Kluber’s Shoulder Fine As He Ramps Up (www.mlb.com)

TAMPA, Fla. — Talk is cheap at this point of the baseball schedule, but words will carry weight from two of the most significant 2021 Yankees. Any team that features both

and DJ LeMahieu on the roster must value conversation at premium prices.

With Kluber and his “Klubot” alter ego joining LeMahieu’s “The Machine” in pinstripes, the Bombers boast two of the league’s most focused competitors. It is all business for both players, carrying the common goal of playing to their potential and bringing a World Series championship back to New York.

“I don’t think I’m ever going to be the most vocal person in the room,” Kluber said. “Like most people, the more comfortable you get in a situation, the more you open up. I think that’s part of team-building; one of the things about Spring Training that’s a little different now [due to COVID-19]. It’s important to build that clubhouse culture.”

Thus far, the Yankees are excited by what they have seen from Kluber, who said that his right shoulder has given him no issues. Kluber missed most of last season with the Rangers due to a torn teres major muscle in his right shoulder. He said that he no longer feels as though he is rehabbing; rather, Kluber is preparing as though he normally would at this point of a season.

“I’ve had no issues with it now or anywhere along the rehab process,” Kluber said. “That’s encouraging. Honestly, I don’t feel like I’m still working on improving the shoulder or anything like that. I think it’s in a spot where, like any part of your body, it takes maintenance throughout the year. But I’m not putting any more emphasis on that than I am anything else at this point.”

That allows the Yankees to dream on a front three of the rotation that could be comprised by Gerrit Cole, Kluber and Jameson Taillon, with Luis Severino expected to return at midseason. A two-time American League Cy Young Award winner, Kluber turns 35 in April and is two years removed from a 2018 season when he went 20-7 with a 2.89 ERA in 33 starts for the Indians.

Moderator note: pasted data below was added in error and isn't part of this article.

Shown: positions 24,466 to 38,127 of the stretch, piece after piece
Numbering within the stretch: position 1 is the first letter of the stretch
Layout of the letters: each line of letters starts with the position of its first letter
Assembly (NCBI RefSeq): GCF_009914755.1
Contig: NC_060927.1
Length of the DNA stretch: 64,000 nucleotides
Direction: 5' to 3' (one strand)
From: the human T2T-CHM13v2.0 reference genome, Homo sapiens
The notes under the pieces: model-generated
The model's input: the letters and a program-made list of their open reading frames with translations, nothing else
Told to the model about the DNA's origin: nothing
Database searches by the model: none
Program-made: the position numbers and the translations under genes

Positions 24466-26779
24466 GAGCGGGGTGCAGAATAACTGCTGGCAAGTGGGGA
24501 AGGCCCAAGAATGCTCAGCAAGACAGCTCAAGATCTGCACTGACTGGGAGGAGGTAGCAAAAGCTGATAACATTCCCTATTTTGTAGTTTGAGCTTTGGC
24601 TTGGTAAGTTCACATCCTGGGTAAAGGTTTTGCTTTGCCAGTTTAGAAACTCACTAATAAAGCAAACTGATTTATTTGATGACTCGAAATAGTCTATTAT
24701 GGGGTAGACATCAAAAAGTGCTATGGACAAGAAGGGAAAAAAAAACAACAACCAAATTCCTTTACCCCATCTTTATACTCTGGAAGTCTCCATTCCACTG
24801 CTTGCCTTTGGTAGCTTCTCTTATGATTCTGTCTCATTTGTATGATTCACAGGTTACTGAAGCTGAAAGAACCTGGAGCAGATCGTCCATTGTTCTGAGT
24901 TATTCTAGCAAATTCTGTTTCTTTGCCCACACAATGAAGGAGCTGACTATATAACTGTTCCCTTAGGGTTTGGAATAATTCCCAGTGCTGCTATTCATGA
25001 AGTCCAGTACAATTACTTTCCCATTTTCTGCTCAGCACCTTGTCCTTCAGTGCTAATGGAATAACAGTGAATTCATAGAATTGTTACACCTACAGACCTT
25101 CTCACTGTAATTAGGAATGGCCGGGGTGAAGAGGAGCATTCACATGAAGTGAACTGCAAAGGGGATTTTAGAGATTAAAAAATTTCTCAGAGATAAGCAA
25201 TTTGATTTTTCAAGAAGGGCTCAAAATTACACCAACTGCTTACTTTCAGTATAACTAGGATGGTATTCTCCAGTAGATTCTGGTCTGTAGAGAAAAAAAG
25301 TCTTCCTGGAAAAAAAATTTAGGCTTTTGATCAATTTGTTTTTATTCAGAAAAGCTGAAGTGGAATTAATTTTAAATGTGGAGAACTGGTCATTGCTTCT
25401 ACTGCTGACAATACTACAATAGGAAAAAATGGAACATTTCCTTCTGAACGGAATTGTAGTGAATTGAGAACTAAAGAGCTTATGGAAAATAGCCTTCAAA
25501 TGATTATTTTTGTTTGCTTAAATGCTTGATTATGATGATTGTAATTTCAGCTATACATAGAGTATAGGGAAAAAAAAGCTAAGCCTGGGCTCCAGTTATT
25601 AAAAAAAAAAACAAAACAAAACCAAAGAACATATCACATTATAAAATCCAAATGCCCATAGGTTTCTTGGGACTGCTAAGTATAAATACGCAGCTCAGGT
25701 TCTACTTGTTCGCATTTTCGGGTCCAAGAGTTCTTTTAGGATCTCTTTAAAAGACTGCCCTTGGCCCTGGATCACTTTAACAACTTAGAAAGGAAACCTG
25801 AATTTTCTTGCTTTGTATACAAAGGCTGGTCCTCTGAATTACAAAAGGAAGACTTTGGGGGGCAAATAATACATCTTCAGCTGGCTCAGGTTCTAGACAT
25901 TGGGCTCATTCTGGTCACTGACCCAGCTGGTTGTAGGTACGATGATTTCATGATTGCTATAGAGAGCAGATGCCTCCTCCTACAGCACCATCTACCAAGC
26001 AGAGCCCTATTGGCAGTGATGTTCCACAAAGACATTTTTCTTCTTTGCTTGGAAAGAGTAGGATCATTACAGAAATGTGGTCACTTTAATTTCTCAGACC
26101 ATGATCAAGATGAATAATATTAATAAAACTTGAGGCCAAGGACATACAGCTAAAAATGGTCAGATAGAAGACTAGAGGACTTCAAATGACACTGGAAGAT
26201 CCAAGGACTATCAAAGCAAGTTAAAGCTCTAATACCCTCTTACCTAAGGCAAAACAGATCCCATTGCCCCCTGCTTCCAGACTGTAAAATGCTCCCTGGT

Yankees manager Aaron Boone said that there have already been internal comparisons made between the personalities of Kluber and LeMahieu, the latter of whom has been the club’s most valuable player in the past two seasons.

“When we started down this road with Corey, you start diving into a guy’s makeup,” Boone said. “Some of those comparisons were naturally uttered because of DJ being here. There probably are some similarities. I like to think that as much as those guys are the ‘Klubot’ and ‘The Machine,’ they’re low-key in certain ways. But they’re also guys that when you get in there, they’ve got some really neat personalities.”

Yankees pitching coach Matt Blake previously served as an organizational pitching coordinator with the Indians, where all but one of Kluber’s big league innings have been pitched. Blake described Kluber’s mental approach toward pitching as “very concise and efficient.”

“If you have direct questions for him, from my standpoint, he’s very personable,” Blake said. “We can relate a lot on the pitching level, dating back to some time and people we’ve shared experiences with. I think the most valuable part of him that people speak to is his consistency and his preparation. He’s very focused and detailed. That’s going to fit right in here.”

Yes, Kluber has heard the “Klubot” nickname a few times already from teammates; it’s not his favorite, but he doesn’t mind.

“I wouldn’t say I dislike it; I just think that it was maybe a little bit overplayed initially [in Cleveland],” Kluber said. “I wouldn’t say I’m against it. It doesn’t really make a difference to me, honestly.”

More importantly, Kluber said that his first few days in pinstripes reinforced his belief that he has joined a first-class organization, one that will provide an opportunity to be the last team standing in October.

“There’s some guys without a lot of experience; there’s some guys coming back from injury,” Kluber said. “As a group, we can’t pay attention to that. We just have to do the best job of preparing ourselves and being in position to pitch a lot. That will take away those question marks at the end of the year.”

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